If its springtime, it must be time to appeal property tax assessments. In recent years, falling market values have inspired millions of homeowners to appeal their property tax assessments in hopes of lowering their tax bills, especially in “sand states” where values have fallen the most since 2006. But this year, the rush to judgment may be over.
In Los Angeles County Assessor last year, for example, 500,000 requests we received from property owners seeking to have their values reassessed. In San Diego, requests for reassessments grew from fewer than 100 in 2006 to 56,140 last year. Miami-Dade County, Florida is so overwhelmed by property owner appeals that it’s two years behind hearing them. Miami-Dade’s Value Adjustment Board expects to start hearing its 143,517 total 2009 tax appeals next month as it wraps up 2008 appeals, which means last year’s appeals won’t be done until sometime in 2011. The Ohio Board of Tax Appeals is so overwhelmed with appeals and struggling with staff cuts, the state board has more than 6,100 active cases – a 72 percent increase from just a year ago. The board is so far behind that it’s just getting around to scheduling hearings for appeals made in the summer of 2008.
The boom in property assessment appeals in the past two years has generated a mini-industry of lawyers and advocacy groups eager to sell guides and represent appealers. It’s also spawned an underground of scam artists preying upon angry homeowners and promising results they can’t possibly achieve. The Attorneys General of California, Arizona, Nevada and Oregon have issued consumer alerts and scammers have been sued and arrested in California and Arizona.
A sizable percentage of appealing homeowners have been successful. In Clark County, Nevada, homeowners achieved about a 76 percent success rate for all the appeals that were filed. Many of the assessment reductions were in the 30 percent to 40 percent range. In San Diego, assessments were reduced on more than 216,636, or 22.2 percent, of the 978,011 parcels of land in the county. The total represented new as well as continuing reductions from previous years.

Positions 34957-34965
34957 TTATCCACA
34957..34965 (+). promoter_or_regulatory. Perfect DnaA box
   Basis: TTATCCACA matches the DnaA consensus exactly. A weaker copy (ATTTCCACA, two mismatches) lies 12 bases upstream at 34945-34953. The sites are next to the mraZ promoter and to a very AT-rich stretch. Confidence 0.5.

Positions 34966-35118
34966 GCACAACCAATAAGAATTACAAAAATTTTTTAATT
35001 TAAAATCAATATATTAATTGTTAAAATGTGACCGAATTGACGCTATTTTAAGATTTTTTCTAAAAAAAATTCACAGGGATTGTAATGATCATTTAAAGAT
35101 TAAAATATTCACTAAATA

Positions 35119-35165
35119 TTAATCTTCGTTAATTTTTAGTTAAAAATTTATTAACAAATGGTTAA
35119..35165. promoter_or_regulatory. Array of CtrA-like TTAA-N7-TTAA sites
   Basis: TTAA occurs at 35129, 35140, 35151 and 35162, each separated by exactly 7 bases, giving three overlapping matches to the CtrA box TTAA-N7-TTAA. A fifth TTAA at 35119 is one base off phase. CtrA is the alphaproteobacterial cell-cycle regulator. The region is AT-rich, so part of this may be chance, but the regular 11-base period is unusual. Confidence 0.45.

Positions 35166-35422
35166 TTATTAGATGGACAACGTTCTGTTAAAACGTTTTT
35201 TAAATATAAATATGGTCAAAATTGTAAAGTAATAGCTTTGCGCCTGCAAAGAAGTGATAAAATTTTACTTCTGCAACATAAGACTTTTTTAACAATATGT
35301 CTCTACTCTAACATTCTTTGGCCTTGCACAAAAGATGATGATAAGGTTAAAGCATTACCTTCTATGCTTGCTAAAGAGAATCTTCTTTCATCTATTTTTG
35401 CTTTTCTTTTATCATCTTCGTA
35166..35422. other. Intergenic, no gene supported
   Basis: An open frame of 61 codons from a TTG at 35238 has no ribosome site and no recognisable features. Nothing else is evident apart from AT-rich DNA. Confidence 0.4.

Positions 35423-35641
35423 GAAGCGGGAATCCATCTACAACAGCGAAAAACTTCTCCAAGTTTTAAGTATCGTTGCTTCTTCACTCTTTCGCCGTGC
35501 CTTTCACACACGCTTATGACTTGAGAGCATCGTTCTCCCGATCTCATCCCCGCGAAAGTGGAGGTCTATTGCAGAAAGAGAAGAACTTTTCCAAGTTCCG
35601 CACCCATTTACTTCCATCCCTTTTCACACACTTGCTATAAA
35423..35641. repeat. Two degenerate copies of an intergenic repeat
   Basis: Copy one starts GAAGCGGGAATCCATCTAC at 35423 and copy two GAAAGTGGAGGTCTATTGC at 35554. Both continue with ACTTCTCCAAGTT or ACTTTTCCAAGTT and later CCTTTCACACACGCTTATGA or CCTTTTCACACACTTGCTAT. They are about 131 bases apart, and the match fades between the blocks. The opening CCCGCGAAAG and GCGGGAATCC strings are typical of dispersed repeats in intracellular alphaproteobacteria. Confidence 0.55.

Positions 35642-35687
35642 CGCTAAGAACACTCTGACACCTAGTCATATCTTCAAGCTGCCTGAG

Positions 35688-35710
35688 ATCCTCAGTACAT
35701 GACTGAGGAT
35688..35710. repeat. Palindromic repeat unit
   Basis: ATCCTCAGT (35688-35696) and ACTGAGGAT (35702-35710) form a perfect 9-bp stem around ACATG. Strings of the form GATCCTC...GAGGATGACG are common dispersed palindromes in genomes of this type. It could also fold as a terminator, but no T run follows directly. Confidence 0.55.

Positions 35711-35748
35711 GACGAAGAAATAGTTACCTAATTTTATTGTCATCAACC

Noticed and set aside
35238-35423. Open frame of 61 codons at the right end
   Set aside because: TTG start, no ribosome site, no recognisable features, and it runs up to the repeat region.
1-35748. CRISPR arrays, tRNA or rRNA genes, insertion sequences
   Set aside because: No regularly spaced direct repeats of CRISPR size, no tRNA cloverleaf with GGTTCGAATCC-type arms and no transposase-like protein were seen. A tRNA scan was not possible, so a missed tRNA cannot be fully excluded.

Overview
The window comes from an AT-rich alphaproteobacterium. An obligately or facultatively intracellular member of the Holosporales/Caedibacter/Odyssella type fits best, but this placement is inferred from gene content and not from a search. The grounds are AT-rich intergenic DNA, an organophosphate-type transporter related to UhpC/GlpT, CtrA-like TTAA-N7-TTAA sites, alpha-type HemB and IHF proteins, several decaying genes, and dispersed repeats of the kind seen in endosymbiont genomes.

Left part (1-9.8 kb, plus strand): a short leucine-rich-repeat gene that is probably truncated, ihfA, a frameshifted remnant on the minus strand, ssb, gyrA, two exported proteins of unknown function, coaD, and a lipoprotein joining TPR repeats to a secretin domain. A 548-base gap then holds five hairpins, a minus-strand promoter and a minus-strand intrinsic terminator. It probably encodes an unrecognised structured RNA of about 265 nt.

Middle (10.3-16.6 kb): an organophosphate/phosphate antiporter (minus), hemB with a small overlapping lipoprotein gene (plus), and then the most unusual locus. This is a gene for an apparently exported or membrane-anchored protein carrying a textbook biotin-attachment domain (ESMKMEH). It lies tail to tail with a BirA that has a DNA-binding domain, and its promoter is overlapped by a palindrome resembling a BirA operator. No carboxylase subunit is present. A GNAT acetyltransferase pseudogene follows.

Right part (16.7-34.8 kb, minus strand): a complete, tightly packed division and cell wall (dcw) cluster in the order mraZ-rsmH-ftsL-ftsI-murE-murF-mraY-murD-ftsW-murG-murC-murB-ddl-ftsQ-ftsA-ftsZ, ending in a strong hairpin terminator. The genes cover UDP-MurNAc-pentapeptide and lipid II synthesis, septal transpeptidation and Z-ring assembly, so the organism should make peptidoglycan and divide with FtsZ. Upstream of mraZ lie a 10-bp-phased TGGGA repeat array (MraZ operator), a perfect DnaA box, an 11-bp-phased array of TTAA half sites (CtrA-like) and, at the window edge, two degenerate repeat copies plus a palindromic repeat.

A study at the University of Illinois found that a greater number of appeals does not improve the likelihood of success. In 2000, 9 percent of Chicago property owners filed appeals and almost 33 percent of those applicants were successful. Three years later, 14 percent of property owners appealed their assessments and 31 percent of them won.
The study found that most appeals were sought in census tracts with high median home values and larger or newer homes, the homeowners were more likely to be white and educated, and they decided to file an appeal because their neighbors were doing the same. And possibly one of the reasons they sought an appeal was because their incomes were proportionately lower than the run-up in neighborhood property values and assessments
This year, however, there are signs that relief may be in store for overwhelmed tax assessors and hard times ahead for the scam artists. Property tax appeals may be waning with the awareness that property values have bottomed out in many markets and there is little to gain by appealing assessments that already reflect the drop in valuation since 2006.
In San Diego, requests for temporary tax-assessment reductions have dropped 88 percent since last year, the latest indication that the local housing market has hit bottom, the county assessor’s office reports.
So far this year, only 7,000 owners have asked the county assessor to reduce their assessed valuation because they believe their homes have dropped in value. More than 54,000 appeals were filed last year.
In January 2009, the median home in San Diego was valued at $280,000, according to MDA DataQuick. Prices have started rising and the median price stood at $330,000 last month.
Will stabilizing prices in other markets bring an end soon to the tax appeal revolt?
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